My prospects for a full recovery looked pretty grim after the first emergent procedure.  I eyeballed the fat heavy temporary dressing that extended down my leg, to the tip of my toes.  The IV bottle that disbursed an opioid into the veins to control the pain was doing less than a stellar job. My vaguely aching fractured writing hand seemed like a non-event by comparison.  On the lookout for any scrap of good news, I kept asking the trauma team for updates on my condition.

Finally, there were smiles all around me. The head, neck, and back braces that had constrained me for hours were about to come off. There were NO back, head or neck injuries. The chief surgeon then returned to a discussion of next steps, explaining that further surgeries were needed, but that I was inoperable for the time being; I would have to tough it out for a couple of weeks.

It pays to recognize good news.

I had plenty of reason to fear the possible loss of my leg, and at the minimum, complicated procedures including major bone grafts, but my refusal to acknowledge the precarious uncertainty about next steps brought a moment of peace.  I thanked the trauma team, for the initial update, and thanked my lucky stars for allowing me to continue to use my brain.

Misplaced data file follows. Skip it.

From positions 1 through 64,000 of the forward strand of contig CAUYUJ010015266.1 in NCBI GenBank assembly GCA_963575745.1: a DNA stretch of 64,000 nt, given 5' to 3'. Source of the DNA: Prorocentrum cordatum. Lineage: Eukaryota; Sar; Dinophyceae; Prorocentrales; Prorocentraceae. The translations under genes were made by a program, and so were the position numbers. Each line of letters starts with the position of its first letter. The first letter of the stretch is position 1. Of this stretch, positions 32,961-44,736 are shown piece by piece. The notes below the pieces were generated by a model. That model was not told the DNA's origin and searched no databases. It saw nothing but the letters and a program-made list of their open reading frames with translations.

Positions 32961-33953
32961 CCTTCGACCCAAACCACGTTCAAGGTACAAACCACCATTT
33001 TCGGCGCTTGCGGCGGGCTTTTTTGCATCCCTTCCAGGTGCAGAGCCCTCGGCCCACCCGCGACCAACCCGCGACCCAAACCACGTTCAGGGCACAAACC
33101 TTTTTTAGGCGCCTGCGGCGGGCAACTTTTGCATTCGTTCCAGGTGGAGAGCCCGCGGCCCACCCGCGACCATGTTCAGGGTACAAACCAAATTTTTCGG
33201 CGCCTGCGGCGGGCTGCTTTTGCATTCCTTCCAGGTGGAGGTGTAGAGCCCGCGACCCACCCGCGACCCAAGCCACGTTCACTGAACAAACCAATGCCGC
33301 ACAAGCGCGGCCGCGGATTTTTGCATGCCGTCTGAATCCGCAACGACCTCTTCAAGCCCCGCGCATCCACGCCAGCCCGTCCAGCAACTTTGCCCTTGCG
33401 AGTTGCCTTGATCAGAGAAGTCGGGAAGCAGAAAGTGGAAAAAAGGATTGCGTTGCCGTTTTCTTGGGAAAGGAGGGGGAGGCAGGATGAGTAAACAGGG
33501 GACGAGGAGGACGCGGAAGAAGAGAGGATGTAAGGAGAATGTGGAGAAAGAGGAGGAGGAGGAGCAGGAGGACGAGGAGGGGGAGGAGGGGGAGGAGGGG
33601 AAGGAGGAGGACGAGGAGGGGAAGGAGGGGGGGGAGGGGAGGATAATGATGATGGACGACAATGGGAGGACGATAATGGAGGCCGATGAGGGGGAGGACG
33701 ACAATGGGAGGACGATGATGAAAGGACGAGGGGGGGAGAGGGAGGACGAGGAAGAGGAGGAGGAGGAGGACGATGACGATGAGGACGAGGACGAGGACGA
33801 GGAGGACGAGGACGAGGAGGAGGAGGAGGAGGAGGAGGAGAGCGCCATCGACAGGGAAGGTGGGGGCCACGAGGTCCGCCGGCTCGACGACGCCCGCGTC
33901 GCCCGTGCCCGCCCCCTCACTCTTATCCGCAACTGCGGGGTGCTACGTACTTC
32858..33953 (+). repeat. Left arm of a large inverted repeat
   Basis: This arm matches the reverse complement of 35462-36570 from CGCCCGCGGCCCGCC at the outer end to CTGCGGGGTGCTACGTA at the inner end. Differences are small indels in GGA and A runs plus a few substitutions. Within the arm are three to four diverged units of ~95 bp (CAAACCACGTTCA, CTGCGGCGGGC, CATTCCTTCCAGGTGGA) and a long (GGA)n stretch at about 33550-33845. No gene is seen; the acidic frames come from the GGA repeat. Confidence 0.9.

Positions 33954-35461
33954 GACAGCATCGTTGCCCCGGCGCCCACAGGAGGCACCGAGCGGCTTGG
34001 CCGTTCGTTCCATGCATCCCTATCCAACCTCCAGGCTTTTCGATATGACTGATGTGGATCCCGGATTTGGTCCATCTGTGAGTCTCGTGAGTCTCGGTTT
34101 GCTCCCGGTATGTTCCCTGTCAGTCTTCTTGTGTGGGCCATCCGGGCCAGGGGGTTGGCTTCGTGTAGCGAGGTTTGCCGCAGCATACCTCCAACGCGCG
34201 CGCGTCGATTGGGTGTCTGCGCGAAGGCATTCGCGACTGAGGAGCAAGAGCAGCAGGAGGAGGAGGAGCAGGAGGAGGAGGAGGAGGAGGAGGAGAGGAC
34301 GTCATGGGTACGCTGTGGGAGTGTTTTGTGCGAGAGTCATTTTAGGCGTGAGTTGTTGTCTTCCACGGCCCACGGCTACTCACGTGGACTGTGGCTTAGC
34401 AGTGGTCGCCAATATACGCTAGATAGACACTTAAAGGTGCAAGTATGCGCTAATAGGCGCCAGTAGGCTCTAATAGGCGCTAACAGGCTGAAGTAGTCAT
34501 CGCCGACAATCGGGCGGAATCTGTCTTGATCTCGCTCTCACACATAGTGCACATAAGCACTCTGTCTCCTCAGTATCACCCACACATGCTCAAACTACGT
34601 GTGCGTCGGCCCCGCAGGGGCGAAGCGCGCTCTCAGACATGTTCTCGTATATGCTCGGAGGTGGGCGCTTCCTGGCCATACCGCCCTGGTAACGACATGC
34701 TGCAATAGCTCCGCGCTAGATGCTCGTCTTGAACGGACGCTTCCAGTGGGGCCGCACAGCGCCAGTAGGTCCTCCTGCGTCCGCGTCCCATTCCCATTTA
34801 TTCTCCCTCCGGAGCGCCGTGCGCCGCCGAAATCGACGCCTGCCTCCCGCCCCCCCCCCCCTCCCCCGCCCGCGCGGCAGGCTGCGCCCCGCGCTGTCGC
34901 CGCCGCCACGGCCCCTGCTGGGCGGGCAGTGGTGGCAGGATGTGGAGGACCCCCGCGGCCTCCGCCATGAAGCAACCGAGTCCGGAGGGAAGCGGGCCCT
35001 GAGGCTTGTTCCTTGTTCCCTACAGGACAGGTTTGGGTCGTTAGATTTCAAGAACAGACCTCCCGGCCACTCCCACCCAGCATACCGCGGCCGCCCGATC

While waiting for further news about additional surgeries, I  hi-jacked part of a  family collection of Easton Press’ Greatest Books; I re-read 3 favorite literary classics and pondered school days past and possibilities of returning to school–someday.  But once home from the hospital—awith my leg, ankle, and foot successfully fused and repaired, I made up my mind to push forward with plans to enroll n an MLS program at WashU.

Eight weeks ago, I bought the law book required for my first course, even though I knew I would have to defer my start date, a second time.  I knew I was on the cusp of readiness!

Master of my destiny!

On January 1, 2019, I’ll be celebrating a Happy New Year. I have graduated from wheelchair to walker a good part of the time. On January 14, 2019,  I start classes.  Soon I expect to meet clients at venues of their choice, as often as my favorite breakfast haunt, a few hundred steps from my home.  By spring, I plan to fly out to the WASHU campus-for my first “immersion weekend.” And in a matter of months, I expect to be back in the game—at the World Series of Poker, when not cooking up a storm for family and friends.  Come next year, look for me on the dance floor with salsa, swing, or tango partners or at ping-pong tables with my college days spin from 10 feet back. And,  I know t the decision to drink in further education ensures the best is yet to come.